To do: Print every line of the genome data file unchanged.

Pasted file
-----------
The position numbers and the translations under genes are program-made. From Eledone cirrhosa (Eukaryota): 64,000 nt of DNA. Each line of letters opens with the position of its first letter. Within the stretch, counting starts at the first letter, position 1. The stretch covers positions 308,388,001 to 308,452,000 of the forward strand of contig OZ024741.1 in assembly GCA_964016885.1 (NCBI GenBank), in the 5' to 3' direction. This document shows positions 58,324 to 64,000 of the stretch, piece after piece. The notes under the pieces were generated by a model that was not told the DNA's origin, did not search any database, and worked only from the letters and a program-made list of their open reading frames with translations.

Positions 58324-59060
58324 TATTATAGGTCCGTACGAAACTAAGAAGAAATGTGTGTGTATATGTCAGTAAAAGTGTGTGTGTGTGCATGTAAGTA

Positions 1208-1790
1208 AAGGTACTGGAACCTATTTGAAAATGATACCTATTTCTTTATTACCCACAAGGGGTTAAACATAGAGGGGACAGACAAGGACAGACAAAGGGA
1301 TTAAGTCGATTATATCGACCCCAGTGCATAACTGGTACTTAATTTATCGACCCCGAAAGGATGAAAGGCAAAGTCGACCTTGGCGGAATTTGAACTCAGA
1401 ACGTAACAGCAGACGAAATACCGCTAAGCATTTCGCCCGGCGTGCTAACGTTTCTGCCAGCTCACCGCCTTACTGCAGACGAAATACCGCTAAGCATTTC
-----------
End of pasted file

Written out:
The position numbers and the translations under genes are program-made. From Eledone cirrhosa (Eukaryota): 64,000 nt of DNA. Each line of letters opens with the position of its first letter. Within the stretch, counting starts at the first letter, position 1. The stretch covers positions 308,388,001 to 308,452,000 of the forward strand of contig OZ024741.1 in assembly GCA_964016885.1 (NCBI GenBank), in the 5' to 3' direction. This document shows positions 58,324 to 64,000 of the stretch, piece after piece. The notes under the pieces were generated by a model that was not told the DNA's origin, did not search any database, and worked only from the letters and a program-made list of their open reading frames with translations.

Positions 58324-59060
58324 TATTATAGGTCCGTACGAAACTAAGAAGAAATGTGTGTGTATATGTCAGTAAAAGTGTGTGTGTGTGCATGTAAGTA

Positions 1208-1790
1208 AAGGTACTGGAACCTATTTGAAAATGATACCTATTTCTTTATTACCCACAAGGGGTTAAACATAGAGGGGACAGACAAGGACAGACAAAGGGA
1301 TTAAGTCGATTATATCGACCCCAGTGCATAACTGGTACTTAATTTATCGACCCCGAAAGGATGAAAGGCAAAGTCGACCTTGGCGGAATTTGAACTCAGA
1401 ACGTAACAGCAGACGAAATACCGCTAAGCATTTCGCCCGGCGTGCTAACGTTTCTGCCAGCTCACCGCCTTACTGCAGACGAAATACCGCTAAGCATTTC